R. Kelly’s personal physician of 25 years, Kris McGrath, took the stand Thursday to testify about his treatment of the singer’s genital herpes since at least 2007, after prosecutors allege the singer knowingly infected multiple people with the incurable sexually transmitted disease.
R. Kelly has pleaded not guilty to charges of racketeering and violating the Mann Act, an anti-sex trafficking law.
Kelly also faces federal child pornography and obstruction charges in the Northern District of Illinois, and faces state charges there for multiple counts of aggravated criminal sexual abuse. He has strongly denies the accusations.
One of the underlying acts alleged against him is that he knowingly infected women with herpes, in violation of public health laws that require people who have an infectious venereal disease to notify their partners about their diagnosis.
On Thursday, Kris McGrath, a Chicago-based physician specializing in internal medicine, appeared in Brooklyn federal court under a subpoena, and testified that he’d been treating the singer since 1994.
McGrath testified that he suspected Kelly had genital herpes as early as June 2000 because of symptoms the singer had but a lab test to detect the virus at the time came back negative. McGrath testified that timing of the test is important and that the test itself can at times give false negative results.
“I did not conclude that he did not have herpes,” McGrath testified, occasionally referring to Kelly’s medical records, which prosecutors obtained through a subpoena.
McGrath testified that after examining and testing Kelly in June 2000 that he told the singer to “inform your sexual partners so they can make a decision whether or not to have sex with you.”
McGrath said it is recommended to treat genital herpes with a drug known as Valtrex, which can be prescribed for short-term treatments. But if a patient has outbreaks of the disease more than three times a year, McGrath testified, it is recommended that the patient take the medication every single day.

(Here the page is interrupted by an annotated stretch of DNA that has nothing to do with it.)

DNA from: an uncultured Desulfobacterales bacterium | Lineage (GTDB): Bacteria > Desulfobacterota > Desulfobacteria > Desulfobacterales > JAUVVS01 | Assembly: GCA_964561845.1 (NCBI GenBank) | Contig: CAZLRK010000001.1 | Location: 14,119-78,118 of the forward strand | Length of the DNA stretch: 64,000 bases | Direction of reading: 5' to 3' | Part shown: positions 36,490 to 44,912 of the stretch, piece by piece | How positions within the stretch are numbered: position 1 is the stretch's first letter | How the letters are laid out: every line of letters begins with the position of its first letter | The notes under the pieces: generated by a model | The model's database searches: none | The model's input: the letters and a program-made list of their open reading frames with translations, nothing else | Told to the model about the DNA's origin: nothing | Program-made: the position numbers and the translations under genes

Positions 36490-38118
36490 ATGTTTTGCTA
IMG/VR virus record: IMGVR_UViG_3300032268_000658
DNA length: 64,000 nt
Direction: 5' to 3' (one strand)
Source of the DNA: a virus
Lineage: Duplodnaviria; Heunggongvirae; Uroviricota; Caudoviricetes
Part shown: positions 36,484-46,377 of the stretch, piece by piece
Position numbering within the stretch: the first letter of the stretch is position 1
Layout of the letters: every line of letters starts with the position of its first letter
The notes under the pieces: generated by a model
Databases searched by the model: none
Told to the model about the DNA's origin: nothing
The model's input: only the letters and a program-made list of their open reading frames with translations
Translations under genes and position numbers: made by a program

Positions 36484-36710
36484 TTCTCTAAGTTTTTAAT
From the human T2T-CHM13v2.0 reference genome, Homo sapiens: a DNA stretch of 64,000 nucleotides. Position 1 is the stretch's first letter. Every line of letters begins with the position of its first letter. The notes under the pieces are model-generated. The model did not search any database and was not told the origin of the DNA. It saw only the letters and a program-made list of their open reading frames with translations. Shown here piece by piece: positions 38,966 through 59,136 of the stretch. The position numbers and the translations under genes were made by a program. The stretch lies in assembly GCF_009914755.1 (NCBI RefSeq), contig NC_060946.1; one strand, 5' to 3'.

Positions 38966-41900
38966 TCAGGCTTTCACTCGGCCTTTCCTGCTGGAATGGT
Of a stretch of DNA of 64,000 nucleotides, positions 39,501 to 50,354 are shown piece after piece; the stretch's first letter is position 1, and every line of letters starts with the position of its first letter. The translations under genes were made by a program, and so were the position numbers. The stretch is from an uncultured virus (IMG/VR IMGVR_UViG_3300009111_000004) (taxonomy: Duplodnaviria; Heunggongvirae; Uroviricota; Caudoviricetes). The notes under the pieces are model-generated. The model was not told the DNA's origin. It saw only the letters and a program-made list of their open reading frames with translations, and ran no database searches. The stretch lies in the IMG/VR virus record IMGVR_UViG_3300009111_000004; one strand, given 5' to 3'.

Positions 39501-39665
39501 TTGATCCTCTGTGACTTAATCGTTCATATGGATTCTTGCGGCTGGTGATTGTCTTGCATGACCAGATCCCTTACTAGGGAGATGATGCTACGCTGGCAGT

McGrath said Kelly or his associates would frequently call him for more refills of Valtrex at a Walgreens pharmacy. “It was so often that I had memorized the number to that Walgreens,” he said, and recited the phone number in court.Treat Yourself to One of Our Mouth Watering Steaks Tonight.Treat yourself to a juicy filet tonight for dinner at Bob’s Steak & Chop House! Don’t forget our signature glazed carrot and delicious sides.Ad By Bob’s Steak & Chop House See More
Defense attorney Nicole Blank Becker pressed McGrath about the fact that the physician didn’t document an official genital herpes diagnosis for the singer.
The earliest documentation of McGrath prescribing the herpes treatment drug, Valtrex, was in March 2007, according to a medical record that prosecutors presented in court. And the earliest documentation showing Kelly had a history of genital herpes was made in a medical record from 2011, when McGrath testified his office transitioned from paper medical records to electronic ones.
On Wednesday, a woman named Jerhonda Pace testified that Kelly had sexually abused her in 2009 when she was 16, and after a few months of having unprotected sexual intercourse with him she developed genital herpes. She testified that Kelly did not tell her he had herpes. She said Kelly had her examined by a doctor at his home, who told her to take medicine.
The public health law that requires someone with a communicable venereal disease to inform their sexual partners of their diagnosis is not commonly prosecuted, said Roger Canaff, a former assistant district attorney in New York City.
McGrath testified that Kelly did not pay for his medical services “at all,” and that Kelly often gave the physician and his wife free tickets to concerts and, at times, paid for the couple to travel to concerts around the country.